Twitter suspends, reinstates key Syria coverage account

The @QalaatAlMudiq account is run by someone who claims to have a PhD in history and is a military analyst “focused on Syria, fact-checking and Geolocations.”

The Twitter logo is displayed on a screen on the floor of the New York Stock Exchange (NYSE) in New York City, U.S., September 28, 2016.  (photo credit: REUTERS/BRENDAN MCDERMID/FILE PHOTO)
The Twitter logo is displayed on a screen on the floor of the New York Stock Exchange (NYSE) in New York City, U.S., September 28, 2016.
(photo credit: REUTERS/BRENDAN MCDERMID/FILE PHOTO)

A social media giant suspended and then reinstated a key account that covers Syria. Many reporters and commentators who follow Syrian issues were surprised to wake up and find the Twitter account of “Qalaat Al Mudiq” suspended on Tuesday. A backup account that the person also maintains was suspended as well. 

By mid-afternoon @QalaatAlMudiq was back, although it was not clear if the backup account had also been brought back. The account is run by someone who claims to have a PhD in history and is a military analyst “focused on Syria, fact-checking and Geolocations.” The account also covers technical military and tactical issues such as ATGMs and other types of missiles. 

During the Syrian conflict, many social media accounts that rely on open-source information or have their own sources on the ground have become a key way that people report and learn about the complex conflict. This was especially true after 2013 and 2014 when foreign journalists were kidnapped and several, such as James Foley and Steven Sotloff, were murdered by ISIS. Some were disappeared like Austin Tice, and others targeted and killed by the Syrian regime, such as Marie Colvin.

Without people on the ground to report, many must rely on what they can find. This means key accounts like @QalattAlMudiq have become part of a small group, a kind of fraternity or sorority of accounts that make up the web of information connecting Syria to the world.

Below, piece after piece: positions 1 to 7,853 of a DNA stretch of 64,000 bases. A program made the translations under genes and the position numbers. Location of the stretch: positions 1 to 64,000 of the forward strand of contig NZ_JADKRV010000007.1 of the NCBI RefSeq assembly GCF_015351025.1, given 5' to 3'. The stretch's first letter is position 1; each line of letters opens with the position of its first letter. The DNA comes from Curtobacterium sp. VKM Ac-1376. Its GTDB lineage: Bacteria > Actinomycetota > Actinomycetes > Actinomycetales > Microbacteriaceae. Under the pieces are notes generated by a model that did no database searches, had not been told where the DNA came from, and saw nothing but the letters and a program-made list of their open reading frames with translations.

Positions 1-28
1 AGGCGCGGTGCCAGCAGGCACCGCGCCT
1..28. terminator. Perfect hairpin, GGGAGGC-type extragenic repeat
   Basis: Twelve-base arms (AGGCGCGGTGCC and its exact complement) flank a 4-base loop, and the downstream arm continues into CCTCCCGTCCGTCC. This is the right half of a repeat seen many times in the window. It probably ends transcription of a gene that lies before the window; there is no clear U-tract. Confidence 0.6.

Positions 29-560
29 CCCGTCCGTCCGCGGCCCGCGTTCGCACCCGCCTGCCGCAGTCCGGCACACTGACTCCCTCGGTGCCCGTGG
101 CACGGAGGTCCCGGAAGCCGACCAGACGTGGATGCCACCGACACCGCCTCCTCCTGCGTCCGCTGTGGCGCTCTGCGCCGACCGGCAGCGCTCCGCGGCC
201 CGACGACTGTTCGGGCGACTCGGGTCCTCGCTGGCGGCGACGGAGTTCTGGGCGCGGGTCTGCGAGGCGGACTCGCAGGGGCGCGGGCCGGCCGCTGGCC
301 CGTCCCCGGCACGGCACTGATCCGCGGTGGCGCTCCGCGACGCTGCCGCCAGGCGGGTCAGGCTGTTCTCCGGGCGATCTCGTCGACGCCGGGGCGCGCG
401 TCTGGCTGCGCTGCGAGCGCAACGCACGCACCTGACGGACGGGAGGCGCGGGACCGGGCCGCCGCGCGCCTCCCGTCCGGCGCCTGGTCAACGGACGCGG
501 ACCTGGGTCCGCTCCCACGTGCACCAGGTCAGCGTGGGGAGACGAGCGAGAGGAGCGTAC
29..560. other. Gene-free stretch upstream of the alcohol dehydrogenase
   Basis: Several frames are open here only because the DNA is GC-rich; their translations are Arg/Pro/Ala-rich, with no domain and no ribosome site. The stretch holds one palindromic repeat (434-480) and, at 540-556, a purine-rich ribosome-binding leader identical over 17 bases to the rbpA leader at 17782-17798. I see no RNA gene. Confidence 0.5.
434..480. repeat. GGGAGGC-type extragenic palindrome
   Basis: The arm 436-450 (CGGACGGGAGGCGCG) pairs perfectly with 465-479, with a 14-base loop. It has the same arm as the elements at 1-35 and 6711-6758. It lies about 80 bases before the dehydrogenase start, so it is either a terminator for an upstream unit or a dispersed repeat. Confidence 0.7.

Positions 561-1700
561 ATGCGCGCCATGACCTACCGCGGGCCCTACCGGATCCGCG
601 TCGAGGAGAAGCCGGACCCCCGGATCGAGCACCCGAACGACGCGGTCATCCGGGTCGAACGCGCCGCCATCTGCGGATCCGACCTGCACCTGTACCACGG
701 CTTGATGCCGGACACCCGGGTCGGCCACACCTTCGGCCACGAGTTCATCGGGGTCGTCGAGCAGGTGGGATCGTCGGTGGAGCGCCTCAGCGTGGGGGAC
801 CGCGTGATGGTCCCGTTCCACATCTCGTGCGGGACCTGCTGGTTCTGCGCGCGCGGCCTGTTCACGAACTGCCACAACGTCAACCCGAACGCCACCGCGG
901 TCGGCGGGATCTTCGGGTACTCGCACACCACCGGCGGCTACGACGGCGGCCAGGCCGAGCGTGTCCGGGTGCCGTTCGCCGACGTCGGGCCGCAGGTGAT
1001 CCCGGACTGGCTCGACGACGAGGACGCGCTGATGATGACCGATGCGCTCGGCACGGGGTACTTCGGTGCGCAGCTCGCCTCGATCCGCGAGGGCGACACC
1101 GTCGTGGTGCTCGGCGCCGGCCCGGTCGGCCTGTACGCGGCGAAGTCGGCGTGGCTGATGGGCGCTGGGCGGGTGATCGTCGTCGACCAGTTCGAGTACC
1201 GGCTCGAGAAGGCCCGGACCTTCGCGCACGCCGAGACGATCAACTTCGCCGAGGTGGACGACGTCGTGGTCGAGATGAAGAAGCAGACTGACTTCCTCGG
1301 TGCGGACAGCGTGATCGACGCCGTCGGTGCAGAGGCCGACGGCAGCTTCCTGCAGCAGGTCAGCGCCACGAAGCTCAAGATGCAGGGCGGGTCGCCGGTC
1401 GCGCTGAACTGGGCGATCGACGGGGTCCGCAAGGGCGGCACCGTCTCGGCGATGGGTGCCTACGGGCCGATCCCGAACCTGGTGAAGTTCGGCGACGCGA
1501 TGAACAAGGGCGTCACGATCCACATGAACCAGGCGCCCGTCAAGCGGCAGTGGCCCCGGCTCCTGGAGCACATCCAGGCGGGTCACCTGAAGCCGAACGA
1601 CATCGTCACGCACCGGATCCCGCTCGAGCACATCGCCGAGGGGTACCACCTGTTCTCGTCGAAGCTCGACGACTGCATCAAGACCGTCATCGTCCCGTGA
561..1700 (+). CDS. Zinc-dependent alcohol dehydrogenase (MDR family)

These types of accounts provide information on different areas of the beleaguered country. Because the conflict is deeply sectarian and also because it has its supporters in the West who take sides, mass reporting of various social media accounts by extremists linked to various regimes – whether the Syrian regime, Turkey or others – have sometimes led to respectable social media accounts being suspended or even deleted. For instance, Kurdish activist accounts are often targeted by Ankara’s far-right AKP Party and its troll networks. And the Assad regime has its own networks.  

 Ruins in Elba (Tell Mardikh), Syria. (credit: Wikimedia Commons) Ruins in Elba (Tell Mardikh), Syria. (credit: Wikimedia Commons)

Because social media giants are not regulated, there is no way to have an open archive of these accounts and their tweets and the information they provided, nor is there any documentation as to why some are suspended, reinstated or deleted altogether. The absolute power in the hands of social media giants and big tech means that with the click of a button, an account providing key information on a decade of war in an important country can disappear – all the evidence it may have collected, the stories it told, the parts of history it enumerated, gone forever.  

Social media users are left to beg and ask “where did it go?” On Sunday, many journalists and other commentators and open-source experts on Syria tweeted questions about the sudden suspension. Nick Waters, a digital investigation expert and author at Bellingcat, tweeted that “the information posted by @qalaatalmudiq represented some of the most comprehensive online records of events, including crimes against humanity, in Syria over the last decade. Please, please re-instate his account @Twitter.”  

By the afternoon it appeared to have been reinstated. No explanation was given about why it had suddenly been suspended. In a world of big tech, no explanation is necessary – whereas in the past when a newspaper closed, there would still be records of it in public libraries and collections.

When social media accounts that tell history are disappeared – or videos posted to places like YouTube that may show evidence of war crimes – there is no place to go to see the archive of information they collected, unless it has been archived by the source itself or some of its more careful supporters. It would be as if, with the click of a button, key historical photos of Auschwitz could be removed.

All of this is of course welcome news to human rights abusers. But it isn’t welcome news to those who want to tell the story of places like Syria and the suffering of the people there.